Today the new buzz words are mobile, gps, social, etc. The question is how to harness these new ideas to give potential customers better service. Not every company needs a mobile app. Not every company will benefit from Facebook or Twitter the same way.

Researching and understanding your target market and how they can interact with your brand is key to moving forward. Decrease the clutter and focus on goals and the most effective sales process.

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Enjoyed your post. This next-level, holistic approach to CX is bringing huge value to the companies employing it. As a longtime UX practitioner, I'm looking for a path to this next level in my career.

P.S. Hi Erin Hawk!

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Thought provoking post Samantha, thanks. You've really touched on a number of important concepts UX designers should start thinking about.

From my perspective, designing for the spaces between must also encompass things such as materials, manufacturing processes and ecological impact. If a user experience is to be truly holistic we need to consider the birth, life, and death of a product (cradle to cradle design) —in my mind this represents the entire user experience.

Personally, I want to know if the toothbrush or smartphone I just purchased last week incorporates materials which can be effectively recycled and repurposed -not stuck in a landfill for generations.

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Great article Samantha! I think a major point you make in your response to the comments (and allude to in the body of the article) is one of the most important. Designing for the spaces in between requires everyone to be on board and communicating with one another. That "information scent" breaks down at once if the people designing the information that appears in print signage and materials in the brick-and-mortar store don't talk with the people designing the digital channels (website, mobile app, mobile site, etc) or the people in the call center who give out information over the phone. While the user experience team tends to be in a great position to be the thought leaders in a company about this, it definitely requires bringing everyone along and changing how different teams and divisions in an organization communicate on a day-to-day basis.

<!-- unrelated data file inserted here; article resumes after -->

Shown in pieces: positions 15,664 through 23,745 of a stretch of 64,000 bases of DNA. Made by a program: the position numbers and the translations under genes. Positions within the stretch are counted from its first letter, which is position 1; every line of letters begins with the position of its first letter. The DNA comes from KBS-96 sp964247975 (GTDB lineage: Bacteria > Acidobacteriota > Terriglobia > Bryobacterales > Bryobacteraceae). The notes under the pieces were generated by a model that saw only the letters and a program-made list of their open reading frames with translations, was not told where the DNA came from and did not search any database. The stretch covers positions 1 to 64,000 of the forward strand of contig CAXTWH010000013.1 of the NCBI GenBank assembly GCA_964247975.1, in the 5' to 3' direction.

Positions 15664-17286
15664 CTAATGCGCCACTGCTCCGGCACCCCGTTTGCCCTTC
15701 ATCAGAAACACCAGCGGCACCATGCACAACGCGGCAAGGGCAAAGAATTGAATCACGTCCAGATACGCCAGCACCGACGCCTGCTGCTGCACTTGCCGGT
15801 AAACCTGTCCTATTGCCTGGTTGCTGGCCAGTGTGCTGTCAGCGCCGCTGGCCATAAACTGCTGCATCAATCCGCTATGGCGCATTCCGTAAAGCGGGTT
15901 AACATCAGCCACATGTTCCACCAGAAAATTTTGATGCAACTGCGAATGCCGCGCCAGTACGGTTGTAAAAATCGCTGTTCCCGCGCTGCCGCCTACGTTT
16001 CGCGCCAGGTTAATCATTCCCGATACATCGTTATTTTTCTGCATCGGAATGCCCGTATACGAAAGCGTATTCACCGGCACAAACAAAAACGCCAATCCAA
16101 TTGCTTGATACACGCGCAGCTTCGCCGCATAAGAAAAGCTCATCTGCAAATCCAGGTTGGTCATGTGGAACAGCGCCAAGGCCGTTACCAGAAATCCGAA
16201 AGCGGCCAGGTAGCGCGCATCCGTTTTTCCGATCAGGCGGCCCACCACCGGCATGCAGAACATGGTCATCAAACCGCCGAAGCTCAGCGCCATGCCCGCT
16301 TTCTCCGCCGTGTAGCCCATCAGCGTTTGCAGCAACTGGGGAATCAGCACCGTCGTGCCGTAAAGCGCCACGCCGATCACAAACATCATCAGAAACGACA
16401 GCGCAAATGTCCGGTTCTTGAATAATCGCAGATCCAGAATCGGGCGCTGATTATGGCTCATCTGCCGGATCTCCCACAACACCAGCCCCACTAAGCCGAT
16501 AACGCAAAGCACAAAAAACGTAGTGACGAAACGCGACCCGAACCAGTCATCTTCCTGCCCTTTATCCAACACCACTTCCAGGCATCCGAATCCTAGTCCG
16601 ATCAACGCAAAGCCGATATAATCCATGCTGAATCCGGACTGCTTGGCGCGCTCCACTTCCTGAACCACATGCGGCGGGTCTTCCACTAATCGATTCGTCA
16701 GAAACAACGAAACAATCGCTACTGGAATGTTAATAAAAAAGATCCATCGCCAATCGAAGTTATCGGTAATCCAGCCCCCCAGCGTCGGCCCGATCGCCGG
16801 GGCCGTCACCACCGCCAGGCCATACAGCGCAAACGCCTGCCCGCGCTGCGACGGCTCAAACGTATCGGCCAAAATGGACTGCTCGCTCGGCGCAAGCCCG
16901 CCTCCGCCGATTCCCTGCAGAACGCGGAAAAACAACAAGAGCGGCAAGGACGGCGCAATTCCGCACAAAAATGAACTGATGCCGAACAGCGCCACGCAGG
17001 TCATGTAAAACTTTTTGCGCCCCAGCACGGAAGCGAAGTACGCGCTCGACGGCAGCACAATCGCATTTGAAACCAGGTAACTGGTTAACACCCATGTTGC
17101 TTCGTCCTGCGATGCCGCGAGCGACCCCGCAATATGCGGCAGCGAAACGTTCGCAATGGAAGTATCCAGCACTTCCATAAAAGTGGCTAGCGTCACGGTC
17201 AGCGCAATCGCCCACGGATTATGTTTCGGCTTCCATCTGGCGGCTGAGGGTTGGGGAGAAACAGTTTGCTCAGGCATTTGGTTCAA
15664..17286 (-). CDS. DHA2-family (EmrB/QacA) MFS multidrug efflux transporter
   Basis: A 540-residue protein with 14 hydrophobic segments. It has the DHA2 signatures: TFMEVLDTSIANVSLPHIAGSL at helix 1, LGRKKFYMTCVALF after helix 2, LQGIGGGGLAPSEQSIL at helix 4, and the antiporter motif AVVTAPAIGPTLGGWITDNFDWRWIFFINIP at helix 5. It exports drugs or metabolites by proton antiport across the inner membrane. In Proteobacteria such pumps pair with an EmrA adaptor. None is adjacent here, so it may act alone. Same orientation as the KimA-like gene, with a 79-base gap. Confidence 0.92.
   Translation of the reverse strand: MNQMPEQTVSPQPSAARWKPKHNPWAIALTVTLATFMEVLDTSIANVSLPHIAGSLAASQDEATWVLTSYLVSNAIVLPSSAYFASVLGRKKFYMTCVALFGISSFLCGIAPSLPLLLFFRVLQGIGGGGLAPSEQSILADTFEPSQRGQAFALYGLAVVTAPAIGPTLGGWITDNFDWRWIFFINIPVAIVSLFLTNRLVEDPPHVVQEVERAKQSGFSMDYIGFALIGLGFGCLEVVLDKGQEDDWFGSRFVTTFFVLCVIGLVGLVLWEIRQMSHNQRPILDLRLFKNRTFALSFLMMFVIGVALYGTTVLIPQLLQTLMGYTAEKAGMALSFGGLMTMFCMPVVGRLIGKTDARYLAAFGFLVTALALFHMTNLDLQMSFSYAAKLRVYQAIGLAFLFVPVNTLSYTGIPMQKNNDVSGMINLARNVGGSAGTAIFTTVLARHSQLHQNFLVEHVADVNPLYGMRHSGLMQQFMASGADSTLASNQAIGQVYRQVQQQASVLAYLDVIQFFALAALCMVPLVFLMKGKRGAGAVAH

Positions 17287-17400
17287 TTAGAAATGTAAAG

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Thanks for the comments, Amber, Justin and Michael. 

Michael, I like you you frame the idea that a brand has an entire digital ecology.  In so many companies there are organizational silos that keep us locked into one or two specific components of the overall experience a customer has with the brand, and it can be tough to design better experiences across the touchpoints when we may not even know how our Marketing peers are driving traffic, for example.  Finding ways to have that cross-divisional communication seems to be key for getting started thinking about the full ecology.

Justin, you make an excellent point about the challenges of selling a more 'fuzzy wuzzy' set of work around improving the customer experience.  I'll share some ideas in a later article, but I've found that using specific examples that resonate with the person/company you are trying to sell to works well.  For example, I use a different customer experience improvement/opportunity example with the direct marketing team vs. the retail operations team.  Getting as specific as possible helps add real life edges to the fuzzy wuzzy.